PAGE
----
In a Rotorua speech last week, Environment Minister Nick Smith outlined his further “Phase 2” plans for “reforming” the Resource Management Act (RMA), the current linchpin of NZ’s environmental planning. Here’s the official media release.

The proposed changes under consideration in the fast-tracked “Phase 1” have drawn significant criticism from environmentalists, some councils around the country, even a retired Environment Court judge, say the Labour Party and the Greens. For example, the Christchurch City Council estimates that it will cost councils around the country $100 million to change their district plans to bring them into compliance with National’s proposed “streamlining” of the RMA. A wide range of critics say the proposed changes will significantly reduce public participation opportunities.

National’s handling of Phase 1 RMA reforms has all the earmarks of Labour’s rushed and ill-considered passage of “reforms” to the Electoral Finance Act, widely conceded to be a mess.

And before the consequences of those initial changes will be absorbed and fully appreciated, now we face a Phase 2 that will include, per the Environment Minister:

* greater central Government direction to improve management of aquaculture, infrastructure, urban design and water;

* developing the scope, functions and structure of the proposed Environmental Protection Authority;

* alignment of the RMA with Building, Conservation, Forests, and Historic Places Act; and

* further reform of the RMA process “too complex” to be included in the current bill before Parliament.

All of this represents a mountain of proposed change that citizen environmentalists — no less than corporates, paid lobbyists and developers — need to digest, comprehend and evaluate.

But meantime, rest assured that our local territorial and regional councils will plow forward, as they did in Phase 1, with their own institutionally-driven submissions on proposed changes. You can bet your paycheck on this: their submissions will be dictated by their own parochial interests in the power play involved here between central government and local body control over environmental protection and resource exploitation. Those submissions will have little to do, objectively, with the public interest … other than as council staffs deem the “public interest” to coincide with their own imperatives.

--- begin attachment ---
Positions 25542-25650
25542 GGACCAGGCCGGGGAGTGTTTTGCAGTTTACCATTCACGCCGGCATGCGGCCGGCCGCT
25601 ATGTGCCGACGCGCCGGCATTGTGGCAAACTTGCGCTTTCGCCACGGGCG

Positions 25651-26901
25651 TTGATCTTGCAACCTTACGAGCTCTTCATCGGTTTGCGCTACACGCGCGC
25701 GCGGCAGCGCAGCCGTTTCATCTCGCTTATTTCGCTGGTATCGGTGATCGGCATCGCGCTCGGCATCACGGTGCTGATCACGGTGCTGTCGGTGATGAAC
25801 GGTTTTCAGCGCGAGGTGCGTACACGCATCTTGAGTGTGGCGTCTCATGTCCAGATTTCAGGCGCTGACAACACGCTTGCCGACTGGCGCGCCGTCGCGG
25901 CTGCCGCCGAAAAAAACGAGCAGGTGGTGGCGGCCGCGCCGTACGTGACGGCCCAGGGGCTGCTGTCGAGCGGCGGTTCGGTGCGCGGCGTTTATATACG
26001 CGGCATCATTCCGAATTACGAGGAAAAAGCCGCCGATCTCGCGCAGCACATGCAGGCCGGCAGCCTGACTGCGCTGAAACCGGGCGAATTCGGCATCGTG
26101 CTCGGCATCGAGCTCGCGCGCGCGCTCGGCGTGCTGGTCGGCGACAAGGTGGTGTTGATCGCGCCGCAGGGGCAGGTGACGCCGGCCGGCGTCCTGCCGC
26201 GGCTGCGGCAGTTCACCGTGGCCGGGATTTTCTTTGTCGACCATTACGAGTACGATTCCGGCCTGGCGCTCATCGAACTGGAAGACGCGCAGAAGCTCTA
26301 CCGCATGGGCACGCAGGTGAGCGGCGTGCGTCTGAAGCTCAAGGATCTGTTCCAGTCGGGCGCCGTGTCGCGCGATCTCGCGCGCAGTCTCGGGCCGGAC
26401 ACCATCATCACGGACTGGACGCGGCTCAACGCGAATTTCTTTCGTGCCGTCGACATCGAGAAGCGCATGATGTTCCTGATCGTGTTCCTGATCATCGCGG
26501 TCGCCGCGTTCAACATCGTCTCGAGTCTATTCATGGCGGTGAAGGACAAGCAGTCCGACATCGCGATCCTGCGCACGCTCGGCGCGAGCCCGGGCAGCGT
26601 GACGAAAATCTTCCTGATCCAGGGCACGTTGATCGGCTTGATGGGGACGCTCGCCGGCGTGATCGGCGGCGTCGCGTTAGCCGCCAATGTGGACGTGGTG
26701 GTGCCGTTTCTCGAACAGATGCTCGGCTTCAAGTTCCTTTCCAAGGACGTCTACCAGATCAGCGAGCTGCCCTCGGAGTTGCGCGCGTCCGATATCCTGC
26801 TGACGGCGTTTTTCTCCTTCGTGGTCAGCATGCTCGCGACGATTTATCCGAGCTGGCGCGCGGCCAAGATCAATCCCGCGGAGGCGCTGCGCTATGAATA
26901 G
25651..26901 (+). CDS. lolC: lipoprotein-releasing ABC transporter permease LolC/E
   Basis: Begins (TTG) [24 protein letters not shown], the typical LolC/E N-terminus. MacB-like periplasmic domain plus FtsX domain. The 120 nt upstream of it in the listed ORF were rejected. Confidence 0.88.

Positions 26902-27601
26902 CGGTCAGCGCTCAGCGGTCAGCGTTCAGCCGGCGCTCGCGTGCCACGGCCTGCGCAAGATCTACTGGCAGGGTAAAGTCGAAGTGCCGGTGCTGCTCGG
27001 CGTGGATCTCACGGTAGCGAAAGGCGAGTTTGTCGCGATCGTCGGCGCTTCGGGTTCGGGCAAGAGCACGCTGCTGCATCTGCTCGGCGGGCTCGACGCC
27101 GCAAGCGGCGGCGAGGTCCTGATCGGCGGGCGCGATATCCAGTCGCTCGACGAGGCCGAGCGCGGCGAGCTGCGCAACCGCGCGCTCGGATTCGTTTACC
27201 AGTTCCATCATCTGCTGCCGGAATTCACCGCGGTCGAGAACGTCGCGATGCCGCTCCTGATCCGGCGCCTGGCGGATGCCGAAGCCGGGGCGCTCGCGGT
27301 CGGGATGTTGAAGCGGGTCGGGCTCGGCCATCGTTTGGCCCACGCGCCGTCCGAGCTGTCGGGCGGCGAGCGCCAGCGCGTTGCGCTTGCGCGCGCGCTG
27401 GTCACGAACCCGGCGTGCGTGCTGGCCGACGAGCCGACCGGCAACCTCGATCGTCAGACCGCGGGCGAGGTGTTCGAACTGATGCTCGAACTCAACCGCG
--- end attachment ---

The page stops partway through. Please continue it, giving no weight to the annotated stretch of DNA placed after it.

There may well be a substantial public interest, for example, in more stringent national standards (i.e., central government-mandated) for various aspects of environmental protection, starting, let’s say, with water. One look at Councillor Christine Scott’s recent handling of water consents pending before the Regional Council’s Hearings Committee would convince you of that! Or look at our local bodies pandering on the air quality issue. Or their tolerance of sub-standard on-site sewage disposal systems.

Important balances must be struck in the distribution of governmental roles and authorities in the management and protection of the nation’s environment and natural resources. And the public needs to be fully informed and engaged in this process.

That should include:

1) Public consultation before local councils, driven by their current resource planning power centres (i.e., staff), take it upon themselves to advocate positions to Parliament.

2) And more leadership than any of our local MPs have shown in drawing local stakeholders into the RMA debate. So far, it would appear that our MPs, our National MPs in particular, are perfectly content to let their pals at the local councils — who many of us consider to be far from environmentally-friendly, or committed to public participation, or even neutral — dominate this process.

We need much more public involvement in the RMA debate than the efforts, as heroic as they are, of individuals like June Graham, a local activist who drove eight hours to Wellington and back last week for her five minutes before the Select Committee considering the RMA.

The RMA is too important to be re-written exclusively by bureaucrats (at any level), protectors of turf, and lobbyists and promoters of economic interests.

Tom Belford

Join the Conversation

1 Comment

Leave a comment

Your email address will not be published.